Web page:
Philosophy of Technology

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Hypotheses non fingo

Neil Degrasse Tyson, modern celebrity scientist and director of the Hayden Planetarium in New York, published an essay in the Nov. 2005 “Darwin Issue” of the Natural History Magazine titled The Perimeter of Ignorance. The issue itself collected articles displaying the importance of evolution in all forms of science, and coincided with a traveling Darwin Exhibit which began at the Natural History Museum. In his essay, Tyson argues that what held Newton back from coming to a solution regarding the three body perturbation problem was his belief in God. This narrative – that religion instills ignorance in science – is the target of this post.

Standing in front of a crowd of scientists at the Science Network’s first Beyond Belief Symposia, Tyson expanded upon his 2005 essay. “What concerns me now is, even if you’re as brilliant as Newton, you reach a point where you start basking in the majesty of God and then your discovery stops. It just stops. You’re kind of no good anymore for advancing that frontier. Waiting for somebody else to come behind you, who doesn’t have God(1) on the brain, and who says ‘that’s a really cool problem, I want to solve it’.” What Tyson continues to discuss here is Newton’s inability to solve the three body problem. Tyson goes on to praise Newton’s intellectual capabilities to the audience, claiming that he practically invented calculus in a span of two months because of a dare(2). Turning to a historical perspective of Newton’s work on the subject at the time, we see a very different picture: using the method that Newton was using to approach the problem, it is actually impossible to reach a solution(3).

In the third episode of his Cosmos documentary series (2014), Tyson takes his frustration to a new level. Standing inside of Newton’s childhood home, he narrates his crowning achievement: “Along came Newton, a God loving man who was also a genius. He could write the laws of Nature in perfect mathematical formulas that could be applied to apples, moons, planets, and so much more. With one foot still in the Middle Ages, Isaac Newton imagined the whole solar system. Newton’s laws of gravity and motion revealed how the sun held distant worlds captive. His laws swept away the need for a master clockmaker to explain the precision and beauty of the solar system.” But what actually happened was in fact quite the opposite. Newton’s laws did not rush in a wave of secularized thinking that Tyson implies. Tyson simply ignores that fact that Newton only provided a mechanical how and not a why, a key question that was embedded not only in his own work but also in that of Leibniz, Darwin, and others. Tyson not only misses the point, but also grossly mischaracterizes what is actually happening. In almost all of the primary sources available to us regarding Newton’s religious and scientific views, what we end up seeing, again and again, is his raw fascination with the world around him.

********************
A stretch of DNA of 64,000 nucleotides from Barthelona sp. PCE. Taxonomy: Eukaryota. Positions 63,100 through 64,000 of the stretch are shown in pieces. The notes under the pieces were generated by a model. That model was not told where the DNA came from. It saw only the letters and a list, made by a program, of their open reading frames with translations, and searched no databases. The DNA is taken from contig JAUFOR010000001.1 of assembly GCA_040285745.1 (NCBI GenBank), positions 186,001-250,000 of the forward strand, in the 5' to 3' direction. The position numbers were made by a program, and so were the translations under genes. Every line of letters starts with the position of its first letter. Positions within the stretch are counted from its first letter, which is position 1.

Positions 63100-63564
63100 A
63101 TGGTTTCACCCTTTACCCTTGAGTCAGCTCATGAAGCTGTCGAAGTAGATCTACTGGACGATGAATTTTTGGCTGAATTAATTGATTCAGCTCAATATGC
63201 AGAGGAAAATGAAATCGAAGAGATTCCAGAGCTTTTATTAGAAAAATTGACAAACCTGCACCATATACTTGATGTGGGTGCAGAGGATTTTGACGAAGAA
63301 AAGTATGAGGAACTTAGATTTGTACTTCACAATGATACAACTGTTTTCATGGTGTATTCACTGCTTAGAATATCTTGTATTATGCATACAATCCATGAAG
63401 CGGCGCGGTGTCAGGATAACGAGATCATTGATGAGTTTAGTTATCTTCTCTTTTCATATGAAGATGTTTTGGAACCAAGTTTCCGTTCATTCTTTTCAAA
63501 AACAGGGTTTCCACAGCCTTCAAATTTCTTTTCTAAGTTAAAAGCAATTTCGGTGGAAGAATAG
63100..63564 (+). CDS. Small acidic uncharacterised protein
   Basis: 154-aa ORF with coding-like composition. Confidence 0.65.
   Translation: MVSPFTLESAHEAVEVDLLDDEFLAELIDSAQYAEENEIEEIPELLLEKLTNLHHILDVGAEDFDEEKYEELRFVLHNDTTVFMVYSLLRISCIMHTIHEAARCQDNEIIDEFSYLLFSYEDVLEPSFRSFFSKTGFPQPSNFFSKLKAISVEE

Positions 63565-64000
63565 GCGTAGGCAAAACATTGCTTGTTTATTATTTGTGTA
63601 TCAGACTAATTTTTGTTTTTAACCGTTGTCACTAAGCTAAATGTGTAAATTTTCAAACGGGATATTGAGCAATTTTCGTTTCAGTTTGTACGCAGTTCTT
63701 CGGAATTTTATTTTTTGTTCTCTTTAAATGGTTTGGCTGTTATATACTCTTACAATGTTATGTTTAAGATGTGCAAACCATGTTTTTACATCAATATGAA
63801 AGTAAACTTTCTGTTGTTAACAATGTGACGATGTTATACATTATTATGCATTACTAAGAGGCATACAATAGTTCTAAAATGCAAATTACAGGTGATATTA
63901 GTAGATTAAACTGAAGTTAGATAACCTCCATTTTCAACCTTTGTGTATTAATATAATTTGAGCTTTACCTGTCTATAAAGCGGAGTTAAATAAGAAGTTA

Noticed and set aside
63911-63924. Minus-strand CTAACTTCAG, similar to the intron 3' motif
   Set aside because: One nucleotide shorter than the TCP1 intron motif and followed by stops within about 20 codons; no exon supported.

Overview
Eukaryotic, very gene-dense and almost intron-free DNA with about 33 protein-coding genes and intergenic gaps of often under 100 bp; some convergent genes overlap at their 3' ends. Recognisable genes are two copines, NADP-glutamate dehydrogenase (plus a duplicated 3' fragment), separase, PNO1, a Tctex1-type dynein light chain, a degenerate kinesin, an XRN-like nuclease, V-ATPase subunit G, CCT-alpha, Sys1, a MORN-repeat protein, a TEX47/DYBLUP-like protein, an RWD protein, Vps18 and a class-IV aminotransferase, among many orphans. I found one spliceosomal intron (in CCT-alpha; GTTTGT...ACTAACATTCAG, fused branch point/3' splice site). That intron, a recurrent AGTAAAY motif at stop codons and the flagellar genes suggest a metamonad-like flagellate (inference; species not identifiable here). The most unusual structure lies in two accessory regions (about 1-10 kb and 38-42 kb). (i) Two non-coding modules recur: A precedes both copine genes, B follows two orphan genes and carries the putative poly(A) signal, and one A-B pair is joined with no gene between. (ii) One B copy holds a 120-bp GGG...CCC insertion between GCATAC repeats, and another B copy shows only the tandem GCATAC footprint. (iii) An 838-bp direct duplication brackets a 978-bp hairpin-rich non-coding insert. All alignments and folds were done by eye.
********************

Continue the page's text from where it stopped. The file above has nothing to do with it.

It is in Newton’s own second edition to the Principia that we come across some of his most famous words, Hypotheses non fingo. I frame no hypotheses. It is at this moment that Newton is ripe and able to invoke a creator. But he does not. In Newton’s own appendix to the Principia, he goes further: “This most beautiful System of the Sun, Planets, and Comets, could only proceed from the counsel and dominion of an intelligent and powerful being.” Newton implicates God only in the realm of his fascination of creation, and not its operation. Nowhere does god intervene into the natural world, so why does Tyson continue to ignore these facts?

What I find so interesting about this contradiction is the level to which Tyson holds Newton. He wants so badly to believe in the pure scientific genius of Newton that he himself invokes Newton himself as a Godlike figure. It is God that stops Newton here. It is this battle between the king of science and the king of religion. Newton is so powerful that if it weren’t for his belief in God, he would have solved the three body problem. If you turn to the texts themselves, however, you discover that it is likely Newton’s obsessions with religion and the natural world that drove him to discover and push forward the ‘boundaries’ of science. Without religion, would he have had any drive to discover?


(1) At this point in the lecture you can really feel how passionate Tyson is. His presence becomes irritated and his flailing hands animate his speech.

(2) Newton’s theory of calculus was started in 1666 and published in full in 1704.

(3) “Newton also faced a more general obstacle: within his geometric approach it was not possible to enumerate all of the perturbations at a given level of approximation, as one could later enumerate all of the terms at a given order in an analytic expansion. It was only with a more sophisticated mathematics that astronomers could fully realize the advantages of approaching the complexities of the moon’s motion via a series of approximations.”


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Philosophy of Technology at NYU Shanghai, a course by Anna Greenspan and Brad Weslake.